Biography of Castratti Singer Carlo Broshi Farinelli Part 1

About the famous castratti singer Carlo Broshi Farinelli, history and biography of the man with the voice of a boy.


Carlo Broschi Farinelli (1705-1782)

"One God and one Farinelli!" a woman in London exclaimed after hearing the young Italian perform in an opera by Niccolo Porpora.

God-given but man-manipulated was the voice which made Farinelli the most celebrated singer of his time. He was born Carlo Broschi, son of Salvatore, on Jan. 25, 1705, in Naples, Italy. While he was still a child, his voice had a special light and airy quality which held the promise of fame and fortune. It also was evident that this promise would evaporate with the onset of puberty.

However, that was not a problem, for Carlo Broschi belonged to the age of the castrati, when he, along with thousands of other young males, could be legally castrated. This barbarous practice, originally used on potentially dangerous farm animals, was first inflicted on male singers in Europe during the 16th century and flourished during the 17th and 18th centuries.

How else, the decadent and powerful wealthy elite undoubtedly reasoned, could the pleasurable prepubescent vocal range of a male singer be preserved? Twinges of conscience over tampering with human sexuality could be absolved by placing the blame in the marble lap of the Vatican. After all, castration had the tacit if indirect approval of the Roman Catholic Church inasmuch as the Church forbade women to sing in holy services.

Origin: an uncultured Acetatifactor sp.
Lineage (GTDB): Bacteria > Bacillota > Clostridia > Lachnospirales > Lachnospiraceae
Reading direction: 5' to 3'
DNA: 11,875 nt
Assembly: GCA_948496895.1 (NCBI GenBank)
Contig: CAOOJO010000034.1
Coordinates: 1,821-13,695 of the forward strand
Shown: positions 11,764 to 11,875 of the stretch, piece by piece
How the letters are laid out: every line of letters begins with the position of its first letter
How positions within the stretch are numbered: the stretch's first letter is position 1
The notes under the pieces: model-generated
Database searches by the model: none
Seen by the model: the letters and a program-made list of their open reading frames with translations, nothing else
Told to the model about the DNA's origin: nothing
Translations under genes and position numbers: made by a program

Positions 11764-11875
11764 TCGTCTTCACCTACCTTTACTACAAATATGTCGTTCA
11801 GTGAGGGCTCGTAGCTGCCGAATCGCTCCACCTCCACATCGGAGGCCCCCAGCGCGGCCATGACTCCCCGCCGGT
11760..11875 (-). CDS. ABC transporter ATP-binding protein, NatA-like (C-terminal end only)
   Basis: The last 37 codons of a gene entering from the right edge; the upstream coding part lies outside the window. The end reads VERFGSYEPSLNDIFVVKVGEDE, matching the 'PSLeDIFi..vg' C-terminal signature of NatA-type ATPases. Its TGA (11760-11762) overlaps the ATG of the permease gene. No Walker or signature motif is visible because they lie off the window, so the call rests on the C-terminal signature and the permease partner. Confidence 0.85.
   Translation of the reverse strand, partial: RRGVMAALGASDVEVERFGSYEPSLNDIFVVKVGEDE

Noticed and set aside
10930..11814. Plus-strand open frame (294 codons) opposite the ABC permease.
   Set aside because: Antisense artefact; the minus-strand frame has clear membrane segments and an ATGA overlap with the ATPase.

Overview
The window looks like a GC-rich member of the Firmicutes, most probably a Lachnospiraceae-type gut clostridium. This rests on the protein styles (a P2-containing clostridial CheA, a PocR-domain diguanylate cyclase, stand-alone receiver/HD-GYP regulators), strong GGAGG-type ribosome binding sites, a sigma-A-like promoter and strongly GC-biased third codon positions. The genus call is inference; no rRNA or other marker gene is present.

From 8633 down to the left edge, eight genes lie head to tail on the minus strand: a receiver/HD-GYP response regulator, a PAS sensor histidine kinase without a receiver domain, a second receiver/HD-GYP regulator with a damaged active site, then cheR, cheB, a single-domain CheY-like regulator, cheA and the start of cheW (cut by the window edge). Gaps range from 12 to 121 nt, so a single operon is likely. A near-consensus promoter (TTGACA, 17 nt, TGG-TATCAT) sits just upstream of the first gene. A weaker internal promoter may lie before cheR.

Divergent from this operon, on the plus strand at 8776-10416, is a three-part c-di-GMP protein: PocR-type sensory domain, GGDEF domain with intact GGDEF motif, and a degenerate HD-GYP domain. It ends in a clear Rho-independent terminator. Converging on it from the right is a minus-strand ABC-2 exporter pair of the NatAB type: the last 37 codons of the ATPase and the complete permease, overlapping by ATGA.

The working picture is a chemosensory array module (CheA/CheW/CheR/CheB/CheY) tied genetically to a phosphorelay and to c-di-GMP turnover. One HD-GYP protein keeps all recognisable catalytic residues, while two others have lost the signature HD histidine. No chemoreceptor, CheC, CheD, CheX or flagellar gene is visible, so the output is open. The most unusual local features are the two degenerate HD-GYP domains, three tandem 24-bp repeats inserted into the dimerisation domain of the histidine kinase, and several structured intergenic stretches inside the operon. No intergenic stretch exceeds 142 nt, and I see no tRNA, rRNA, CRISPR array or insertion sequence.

As the body of a youthful castrato grew--often becoming fat and flabby--phenomenal things could happen to the vocal apparatus. The voice did not crack, or drop, or lose its flexibility. Instead, because of enlarged resonance spaces and increased lung power, a boy's high voice in a man's body could be trained to perform extraordinary feats in the area of soprano and contralto runs, pitch variations, and flashy figurations. Also, it had enough volume to rock the rafters of Europe's great theaters and transport audiences into raptures of ecstasy. No microphones were needed.

Carlo Broschi, known as "Il Ragazzo" ("the lad"), lived up to, and went beyond, the wildest expectations of his sponsors. It is claimed that he could reach and hold clearly, and without wavering, seven to eight notes nonexistent in other voices and could sustain any one note for six minutes. Additionally, his stage presence was superb.

Until he was 19 years of age, he studied with Porpora, a reputable voice teacher as well as a composer of operas. Then, taking Farinelli as his stage name, he performed for the next three years in Rome, Naples, Milan, Bologna, and Vienna.

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